Dear Admiral Neffenger,
Please Continue using risk based security – our biggest enemy is not bombs and guns, but political overreaction.
Trying to protect everything results in protecting nothing. While there are nice phrases that play well in the media, for politicians and for motivating someone on an individual level, like, we have to be right all the time, the bad guys only have to be right once, that’s not realistic from a strategic perspective. We can’t lock the system down so tight that we eliminate the benefit of air travel. There will always be some level of risk. We have to accept it and move on. When London was hit with bombs on their subways and busses in 2005, they didn’t hire 85,000 people and start screening everyone before boarding. They utilized other methods to increase security that didn’t eliminate public transportation nor adopt unsustainable strategies bankrupted the country. We need to think in more broad terms.
I’m always challenged with this question: if someone really wanted to successfully attack aviation, in some form, could they? The answer is yes, but, if someone really wanted to break into their house could they? Sure, no matter the countermeasures. So why do we still lock our doors? Deterrence. We can’t be a slave to the process; our goal isn’t to prevent every knife from getting on a plane, nor every bad guy from slipping through the system. Our goal is to provide a layered security system that convinces the bad guy that their attack will either (a) not be successful, (b) not have a significant impact, and (c) that if it is successful and has a significant impact, that we are going to fix what broke, and carry on (resiliency). If one thinks an attack will result in minimal impact that doesn’t cause significant economic damage and an erosion of our values, through political and regulatory overreaction, one thinks about trying other ways to attack that hopefully do not include transportation.
[Note: I do understand that TSA is about all modes of transportation security, but you’ll find you spend the majority of your time in aviation. Rail, maritime (as you well know) and trucking are all vulnerable areas, but it’s aviation that the terrorists keep coming back to.]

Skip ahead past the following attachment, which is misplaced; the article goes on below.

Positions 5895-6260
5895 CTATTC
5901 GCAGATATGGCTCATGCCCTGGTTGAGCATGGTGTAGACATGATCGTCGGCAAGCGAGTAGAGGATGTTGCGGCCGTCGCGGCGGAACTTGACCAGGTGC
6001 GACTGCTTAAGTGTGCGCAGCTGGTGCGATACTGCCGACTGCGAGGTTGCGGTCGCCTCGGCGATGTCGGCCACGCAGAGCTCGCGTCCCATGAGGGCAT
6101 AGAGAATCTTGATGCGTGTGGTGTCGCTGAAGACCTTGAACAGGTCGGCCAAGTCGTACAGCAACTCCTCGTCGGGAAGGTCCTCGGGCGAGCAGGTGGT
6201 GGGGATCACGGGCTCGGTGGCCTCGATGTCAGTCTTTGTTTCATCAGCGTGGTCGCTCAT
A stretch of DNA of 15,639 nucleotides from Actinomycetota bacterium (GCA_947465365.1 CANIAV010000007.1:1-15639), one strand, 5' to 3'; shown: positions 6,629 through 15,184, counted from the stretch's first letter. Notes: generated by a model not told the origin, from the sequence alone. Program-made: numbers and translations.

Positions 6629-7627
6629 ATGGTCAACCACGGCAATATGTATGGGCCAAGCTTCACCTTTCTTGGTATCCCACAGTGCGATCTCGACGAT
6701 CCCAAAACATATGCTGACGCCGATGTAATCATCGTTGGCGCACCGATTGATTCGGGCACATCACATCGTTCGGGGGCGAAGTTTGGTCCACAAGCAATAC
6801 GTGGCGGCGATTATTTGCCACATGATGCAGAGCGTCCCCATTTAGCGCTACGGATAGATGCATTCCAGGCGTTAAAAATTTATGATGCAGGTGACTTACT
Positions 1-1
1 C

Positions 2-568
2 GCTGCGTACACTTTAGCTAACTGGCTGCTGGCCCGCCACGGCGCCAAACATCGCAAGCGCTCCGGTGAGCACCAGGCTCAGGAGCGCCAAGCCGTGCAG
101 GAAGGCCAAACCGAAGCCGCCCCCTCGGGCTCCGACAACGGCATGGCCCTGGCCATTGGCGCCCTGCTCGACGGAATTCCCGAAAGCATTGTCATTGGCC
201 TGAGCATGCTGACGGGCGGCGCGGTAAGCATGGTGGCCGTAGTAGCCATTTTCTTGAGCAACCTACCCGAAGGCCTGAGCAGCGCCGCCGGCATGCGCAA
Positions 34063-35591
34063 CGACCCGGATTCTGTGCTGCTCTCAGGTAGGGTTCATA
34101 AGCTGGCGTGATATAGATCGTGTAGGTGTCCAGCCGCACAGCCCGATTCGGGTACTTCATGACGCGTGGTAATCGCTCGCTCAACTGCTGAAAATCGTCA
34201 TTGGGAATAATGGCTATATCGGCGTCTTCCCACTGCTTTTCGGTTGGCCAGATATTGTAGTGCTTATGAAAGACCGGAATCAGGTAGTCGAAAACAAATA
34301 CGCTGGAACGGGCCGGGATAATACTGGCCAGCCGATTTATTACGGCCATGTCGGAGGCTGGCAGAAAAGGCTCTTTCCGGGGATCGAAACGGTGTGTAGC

Don’t get treed by a Chihuahua
I’ll borrow a phrase I heard from the Special Ops community to make my point here – when someone jumps a fence at an airport, but then doesn’t do anything and is caught on the ramp, that’s not a failure of the aviation security system. It’s a failure of one layer, but other layers worked. In fact, it may not be a failure of perimeter security at all as one of the objectives of perimeter security is to delay an attacker long enough for them to be detected and responded too. Regardless, it’s not the goal to protect the ramp. It’s our goal to protect the airplanes and airports. The ramp is a layer that helps us detect, deter and respond to a threat to airplanes and airports. Even if they make it into the wheel-well and successfully fly to Hawaii, and the press says, “but what if that was a terrorist?” Well, it wasn’t. I’m sure our US intelligence assets aren’t looking for random fence jumpers and benign stowaways, and had this been a real attack, the perpetrator may have already come up on the radar of other law enforcement and intelligence assets. Again, political overreaction is our enemy. Just as a bunch of four-year olds playing soccer all chase the ball, we can’t all chase the latest minor issue as, amplified by the press, or agenda-drive politician about why we should all be scared and how their legislation will make it all better again. Kissing boo boos only works on kids. We need effective measures and realistic policies, not knee jerk reactions.
Another example of getting treed by a Chihuahua, is the recent focus on reducing access points at airports. There is such a focus on this to the extent that its become it’s own outcome, rather than a component of a larger strategy – as if to say, ‘we’ve eliminated 2 more access points so we must be winning’. This is not the desired outcome. Most airports have already reduced their access points to the operational minimum and to continue to tell them to reduce more, just hurts the system rather than improving security. Just because a little of something worked, doesn’t mean more of that something is going to continue to work.